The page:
The code (app and dict) is written, and debugged, by humans. The compiler code (Tpl and Tpw) is written and debugged by humans. The quality of the code depends on the skillet of the developer.
To compare this process with AI Generated code is to compare Oranges to a bicycle. They are very different animals. AI generated code is seeing the light of day for the first time. Whereas templates benefit from the library effect - libraries are more reliable, because they are already used all over the place.
Of course all the human code can, and does, have bugs. But because this code has been reused so many times, by so many people, in so many situations, that those bugs are not evident most of the time.
The template code will use clarion commands in Template code expressions and I dont see it creating an exe or dll.
Different animals, but both still produce/generate code as the end result and currently the Clarion templates are still producing the most reliable code.
Lets face it, what does the AI “learn” from? Code written by humans as its input and some of it happens to be not that good.
Exactly, the templates are our inputs, and its currently still the most reliable, bug free or bug lite way to generate code, because its a write once used many times situation.
Its like, I dont know why more people dont create their own templates as a 3rd party product because then they can the benefit from the code being tested in anger in more situations especially as Fuzzer’s are still not that common place or not picking up all situations.
I think that is taking a fairly broad definition of the word “compiler”.
Most people think of a compiler as software that converts from a high-level language to lower-level assembly language.
The term “transpiler” is generally used for conversion from one high level language to another. Examples in our domain would be Andrew Barnham’s Clarion2Java source converter or when SV did Clarion.NET the Clarion# code was converted to C#.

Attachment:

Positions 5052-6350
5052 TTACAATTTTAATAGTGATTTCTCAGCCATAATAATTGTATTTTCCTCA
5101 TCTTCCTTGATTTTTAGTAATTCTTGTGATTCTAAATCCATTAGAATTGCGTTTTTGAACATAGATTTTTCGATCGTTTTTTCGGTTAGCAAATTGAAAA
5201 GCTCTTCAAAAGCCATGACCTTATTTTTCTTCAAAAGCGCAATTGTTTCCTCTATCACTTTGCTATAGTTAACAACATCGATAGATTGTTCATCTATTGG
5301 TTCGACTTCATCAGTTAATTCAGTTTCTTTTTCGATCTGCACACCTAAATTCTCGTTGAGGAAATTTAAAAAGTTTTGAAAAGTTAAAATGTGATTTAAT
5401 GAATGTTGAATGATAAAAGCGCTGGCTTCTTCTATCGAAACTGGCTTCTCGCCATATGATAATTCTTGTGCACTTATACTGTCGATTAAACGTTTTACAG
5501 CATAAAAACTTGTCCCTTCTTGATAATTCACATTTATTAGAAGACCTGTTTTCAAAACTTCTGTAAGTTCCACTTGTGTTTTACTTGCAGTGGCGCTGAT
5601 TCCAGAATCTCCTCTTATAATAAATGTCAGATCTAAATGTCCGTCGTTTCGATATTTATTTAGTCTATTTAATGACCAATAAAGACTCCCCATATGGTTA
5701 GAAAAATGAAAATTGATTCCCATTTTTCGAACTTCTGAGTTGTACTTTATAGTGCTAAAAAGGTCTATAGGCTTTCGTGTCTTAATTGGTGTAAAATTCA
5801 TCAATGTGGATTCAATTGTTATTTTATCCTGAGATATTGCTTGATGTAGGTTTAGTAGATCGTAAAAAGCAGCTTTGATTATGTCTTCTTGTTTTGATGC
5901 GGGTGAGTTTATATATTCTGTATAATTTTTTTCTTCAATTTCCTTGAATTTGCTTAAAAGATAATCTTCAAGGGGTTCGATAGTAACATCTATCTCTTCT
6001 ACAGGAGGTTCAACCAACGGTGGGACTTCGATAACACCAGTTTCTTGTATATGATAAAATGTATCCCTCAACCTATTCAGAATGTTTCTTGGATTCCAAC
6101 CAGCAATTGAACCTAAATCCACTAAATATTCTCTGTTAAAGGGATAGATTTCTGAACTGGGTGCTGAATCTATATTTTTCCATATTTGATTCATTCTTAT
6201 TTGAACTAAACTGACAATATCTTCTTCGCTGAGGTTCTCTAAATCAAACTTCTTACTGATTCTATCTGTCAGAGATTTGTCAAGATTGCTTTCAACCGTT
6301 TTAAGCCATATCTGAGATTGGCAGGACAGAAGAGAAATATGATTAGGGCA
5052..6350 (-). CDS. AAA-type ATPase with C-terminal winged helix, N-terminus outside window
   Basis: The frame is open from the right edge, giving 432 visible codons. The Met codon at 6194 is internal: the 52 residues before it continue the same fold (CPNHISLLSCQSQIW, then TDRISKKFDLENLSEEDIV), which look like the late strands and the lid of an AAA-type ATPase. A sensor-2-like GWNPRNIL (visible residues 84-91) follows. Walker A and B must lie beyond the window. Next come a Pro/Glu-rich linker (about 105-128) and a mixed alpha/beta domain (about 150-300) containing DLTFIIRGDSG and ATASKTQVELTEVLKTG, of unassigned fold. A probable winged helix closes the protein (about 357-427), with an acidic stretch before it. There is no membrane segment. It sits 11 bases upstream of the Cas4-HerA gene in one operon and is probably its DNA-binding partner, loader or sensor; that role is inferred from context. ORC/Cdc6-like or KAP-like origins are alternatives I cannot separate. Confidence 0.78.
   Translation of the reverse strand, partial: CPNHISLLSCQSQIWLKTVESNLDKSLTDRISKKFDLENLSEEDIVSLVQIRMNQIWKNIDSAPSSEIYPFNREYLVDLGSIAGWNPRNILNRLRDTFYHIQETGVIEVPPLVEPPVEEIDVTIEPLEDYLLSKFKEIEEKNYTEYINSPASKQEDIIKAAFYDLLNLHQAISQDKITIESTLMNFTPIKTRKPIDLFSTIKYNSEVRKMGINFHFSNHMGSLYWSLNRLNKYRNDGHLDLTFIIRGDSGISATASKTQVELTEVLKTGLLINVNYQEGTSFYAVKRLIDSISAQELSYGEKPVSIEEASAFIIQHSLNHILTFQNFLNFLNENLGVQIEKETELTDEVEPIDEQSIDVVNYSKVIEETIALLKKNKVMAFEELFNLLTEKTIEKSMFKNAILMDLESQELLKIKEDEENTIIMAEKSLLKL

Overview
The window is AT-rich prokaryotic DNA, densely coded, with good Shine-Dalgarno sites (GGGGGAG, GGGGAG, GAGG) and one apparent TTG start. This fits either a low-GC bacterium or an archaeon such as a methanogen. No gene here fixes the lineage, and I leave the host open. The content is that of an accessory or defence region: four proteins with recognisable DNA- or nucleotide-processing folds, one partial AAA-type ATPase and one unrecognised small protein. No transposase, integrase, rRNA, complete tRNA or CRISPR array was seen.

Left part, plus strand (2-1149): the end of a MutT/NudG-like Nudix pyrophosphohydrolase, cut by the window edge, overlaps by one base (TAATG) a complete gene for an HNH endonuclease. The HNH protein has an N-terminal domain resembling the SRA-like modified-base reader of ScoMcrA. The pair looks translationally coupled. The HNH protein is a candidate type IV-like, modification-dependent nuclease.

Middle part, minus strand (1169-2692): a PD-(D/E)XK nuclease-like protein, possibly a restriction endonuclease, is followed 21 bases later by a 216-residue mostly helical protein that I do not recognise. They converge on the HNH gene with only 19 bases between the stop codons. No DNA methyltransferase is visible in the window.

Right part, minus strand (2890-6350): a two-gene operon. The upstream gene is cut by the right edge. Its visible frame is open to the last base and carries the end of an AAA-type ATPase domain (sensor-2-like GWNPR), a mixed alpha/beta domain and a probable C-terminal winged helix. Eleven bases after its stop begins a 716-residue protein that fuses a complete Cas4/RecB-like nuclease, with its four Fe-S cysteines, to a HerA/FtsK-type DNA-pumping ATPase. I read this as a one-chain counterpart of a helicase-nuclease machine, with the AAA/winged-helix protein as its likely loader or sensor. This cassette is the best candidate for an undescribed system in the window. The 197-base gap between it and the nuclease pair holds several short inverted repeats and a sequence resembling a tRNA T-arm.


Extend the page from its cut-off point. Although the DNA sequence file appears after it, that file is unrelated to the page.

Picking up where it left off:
So the term “transpiler” doesn’t really fit here either.
I think given the code generator takes the specifications (the dictionary, templates and app file) and spits out clw and inc files (source code) the term “code generation” seems accurate and appropriate.
Sure it is not the same as “AI code generation” but it is still code generation. I guess you could claim it is more like a sophisticated “mail merge” program. Very sophisticated.
I like that we’re being precise about language here, because the comparison here is between two things that nominally have the same name, but are actually very different. Using the same name for them is confusing the issue.
So the clarion “generator” is a program. It takes input, process that input, and produces explicit, reproducible output. Bruce Barrington called it a “generator” because it “generates CLW’s” - but in truth it generates nothing. CLW’s are merely the output of the program. Using the word generator in this context is like say Excel “generates” XML when you save a spreadsheet. Yes, it creates XML, but purely as deterministic output.
By contrast AI Code assistants are generating new code. Code “they” write. Code they “learned” to write. Right now they fall into the camp of “just like humans, computers write buggy code”.
The original title of this thread could just as easily be written as “Clarion Templates still producing less buggy code than programmers writing hand code”. Which is simply a side effect of reusable code - code that is reused over and over again tends to be less buggy than code written once, and used once.
But if we’re going to be semantically accurate we should likely stop calling the clarion “generator” a generator. (We won’t, which is ok, it’s enough to understand that it’s not comparable to AI Code Generators.)
Most people have figured out that making 3rd party products is hard work, for little money. So rather than write another string library, try and sell it, and spend hundreds of hours to maintain it, they can simply get StringTheory for very little money, and no time invested. All the benefits, none of the work.
Creating your own templates is something more people should do, but unless those templates are widely used there’s no quality advantage to be gained. Templates are just code, and are as prone to bugs as any other code.